When I first started reading Susan Cain's Quiet: The Power of Introverts in a World That Can't Stop Talking, I expected a much-overdue defense of those for whom still waters run deep. Just because some people are quiet doesn't mean they aren't smart and lack positive contributions, after all.
What I didn't expect were thought-provoking data points about our society's skewed, and possibly very wrong, view of what "good management" is and even how our marketplace functions at large.
Confident and competent aren't necessarily the same thing
Today's idealized "superstar CEO" certainly fits into Cain's contention that our society has championed what she calls "a culture of personality" for about a century now. Many modern CEOs and other high-ranking individuals are confident, larger-than-life individuals who seem to have no problem with the spotlight that's frequently thrown on them; they seem to have a quick and ready answer for everything.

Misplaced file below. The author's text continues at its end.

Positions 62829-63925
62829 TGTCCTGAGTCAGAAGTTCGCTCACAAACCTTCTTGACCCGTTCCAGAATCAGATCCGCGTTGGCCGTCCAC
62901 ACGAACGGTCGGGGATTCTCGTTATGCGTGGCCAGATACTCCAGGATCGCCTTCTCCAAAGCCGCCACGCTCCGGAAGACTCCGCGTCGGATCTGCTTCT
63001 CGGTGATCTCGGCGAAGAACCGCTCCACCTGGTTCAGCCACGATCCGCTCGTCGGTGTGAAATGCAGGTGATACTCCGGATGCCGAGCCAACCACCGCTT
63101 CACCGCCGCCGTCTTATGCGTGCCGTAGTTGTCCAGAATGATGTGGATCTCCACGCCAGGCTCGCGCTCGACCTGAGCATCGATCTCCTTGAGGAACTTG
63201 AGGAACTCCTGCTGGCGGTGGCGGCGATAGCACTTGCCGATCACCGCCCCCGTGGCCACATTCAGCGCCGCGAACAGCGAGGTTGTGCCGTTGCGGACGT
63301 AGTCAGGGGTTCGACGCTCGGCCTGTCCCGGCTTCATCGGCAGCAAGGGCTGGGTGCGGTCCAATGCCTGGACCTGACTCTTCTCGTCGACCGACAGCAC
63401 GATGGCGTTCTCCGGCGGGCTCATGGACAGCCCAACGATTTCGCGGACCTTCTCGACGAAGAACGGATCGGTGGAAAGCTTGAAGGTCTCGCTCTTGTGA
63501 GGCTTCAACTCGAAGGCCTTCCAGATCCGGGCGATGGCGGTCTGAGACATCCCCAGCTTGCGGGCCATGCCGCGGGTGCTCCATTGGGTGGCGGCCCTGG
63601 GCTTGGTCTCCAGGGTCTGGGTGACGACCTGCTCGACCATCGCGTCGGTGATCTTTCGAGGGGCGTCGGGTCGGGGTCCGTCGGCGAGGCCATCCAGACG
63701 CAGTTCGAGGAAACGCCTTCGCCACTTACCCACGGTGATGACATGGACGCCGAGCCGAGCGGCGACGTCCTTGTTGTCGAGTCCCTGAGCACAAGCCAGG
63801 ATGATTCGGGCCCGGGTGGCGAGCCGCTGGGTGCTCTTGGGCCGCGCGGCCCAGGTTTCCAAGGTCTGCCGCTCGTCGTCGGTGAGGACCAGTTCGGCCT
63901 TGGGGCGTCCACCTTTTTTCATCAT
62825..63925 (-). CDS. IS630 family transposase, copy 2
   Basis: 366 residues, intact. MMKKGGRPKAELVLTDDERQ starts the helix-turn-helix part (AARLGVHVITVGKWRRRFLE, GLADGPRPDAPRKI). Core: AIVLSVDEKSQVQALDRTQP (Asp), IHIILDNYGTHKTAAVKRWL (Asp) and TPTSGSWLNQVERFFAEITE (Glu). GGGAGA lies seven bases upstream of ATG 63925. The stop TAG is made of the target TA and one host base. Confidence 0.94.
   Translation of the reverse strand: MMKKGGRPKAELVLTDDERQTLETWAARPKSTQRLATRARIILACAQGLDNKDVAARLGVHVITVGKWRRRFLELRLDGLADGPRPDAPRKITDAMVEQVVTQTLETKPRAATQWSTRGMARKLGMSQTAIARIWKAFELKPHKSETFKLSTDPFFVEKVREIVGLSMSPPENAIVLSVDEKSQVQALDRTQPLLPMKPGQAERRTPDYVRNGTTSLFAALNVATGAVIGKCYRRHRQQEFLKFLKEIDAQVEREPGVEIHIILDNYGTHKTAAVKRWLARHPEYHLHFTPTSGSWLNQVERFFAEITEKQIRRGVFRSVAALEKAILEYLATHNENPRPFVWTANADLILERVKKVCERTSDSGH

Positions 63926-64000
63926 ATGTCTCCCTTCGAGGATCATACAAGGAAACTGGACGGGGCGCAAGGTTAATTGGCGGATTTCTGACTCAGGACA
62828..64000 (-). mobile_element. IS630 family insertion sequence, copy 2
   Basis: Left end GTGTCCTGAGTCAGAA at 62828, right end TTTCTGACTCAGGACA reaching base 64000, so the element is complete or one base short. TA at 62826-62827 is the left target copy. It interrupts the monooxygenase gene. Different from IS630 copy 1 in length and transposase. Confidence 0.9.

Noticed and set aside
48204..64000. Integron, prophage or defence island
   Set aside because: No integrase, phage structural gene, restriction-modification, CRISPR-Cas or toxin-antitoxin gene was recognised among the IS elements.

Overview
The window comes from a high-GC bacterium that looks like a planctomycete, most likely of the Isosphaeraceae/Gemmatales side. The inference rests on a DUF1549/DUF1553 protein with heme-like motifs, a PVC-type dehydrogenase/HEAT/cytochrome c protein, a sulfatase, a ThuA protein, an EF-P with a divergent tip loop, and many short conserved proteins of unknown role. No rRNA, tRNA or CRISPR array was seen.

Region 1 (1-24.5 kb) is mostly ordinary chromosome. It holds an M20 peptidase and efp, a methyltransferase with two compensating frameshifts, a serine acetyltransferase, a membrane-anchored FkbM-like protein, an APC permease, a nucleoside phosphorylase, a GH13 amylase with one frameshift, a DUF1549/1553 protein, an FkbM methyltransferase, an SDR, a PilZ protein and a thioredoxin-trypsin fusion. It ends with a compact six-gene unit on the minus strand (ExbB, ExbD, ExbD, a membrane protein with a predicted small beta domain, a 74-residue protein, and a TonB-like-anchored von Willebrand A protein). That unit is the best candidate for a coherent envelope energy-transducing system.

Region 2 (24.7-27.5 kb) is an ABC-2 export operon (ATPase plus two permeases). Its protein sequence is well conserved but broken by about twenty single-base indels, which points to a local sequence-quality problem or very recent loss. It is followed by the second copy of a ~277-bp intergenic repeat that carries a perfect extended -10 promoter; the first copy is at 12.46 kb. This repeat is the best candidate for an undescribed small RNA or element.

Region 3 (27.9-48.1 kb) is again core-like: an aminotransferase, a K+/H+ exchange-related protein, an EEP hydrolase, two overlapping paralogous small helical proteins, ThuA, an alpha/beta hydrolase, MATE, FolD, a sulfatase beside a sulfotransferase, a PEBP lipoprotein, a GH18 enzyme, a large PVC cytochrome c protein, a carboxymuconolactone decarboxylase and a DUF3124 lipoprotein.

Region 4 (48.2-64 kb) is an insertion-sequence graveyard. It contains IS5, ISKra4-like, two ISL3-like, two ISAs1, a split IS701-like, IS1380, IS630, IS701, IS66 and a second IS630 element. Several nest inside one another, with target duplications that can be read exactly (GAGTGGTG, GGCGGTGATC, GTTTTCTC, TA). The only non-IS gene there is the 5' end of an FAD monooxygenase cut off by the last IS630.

These are the people who end up on the cover of major financial publications; they sometimes become Time's "Person of the Year." These are the people who were probably voted "Most Likely to Succeed" in high school. But are they really most likely to succeed? Cain throws some doubts on the idea that the most extroverted are always the best leaders. There's a big difference between "confident" and "competent."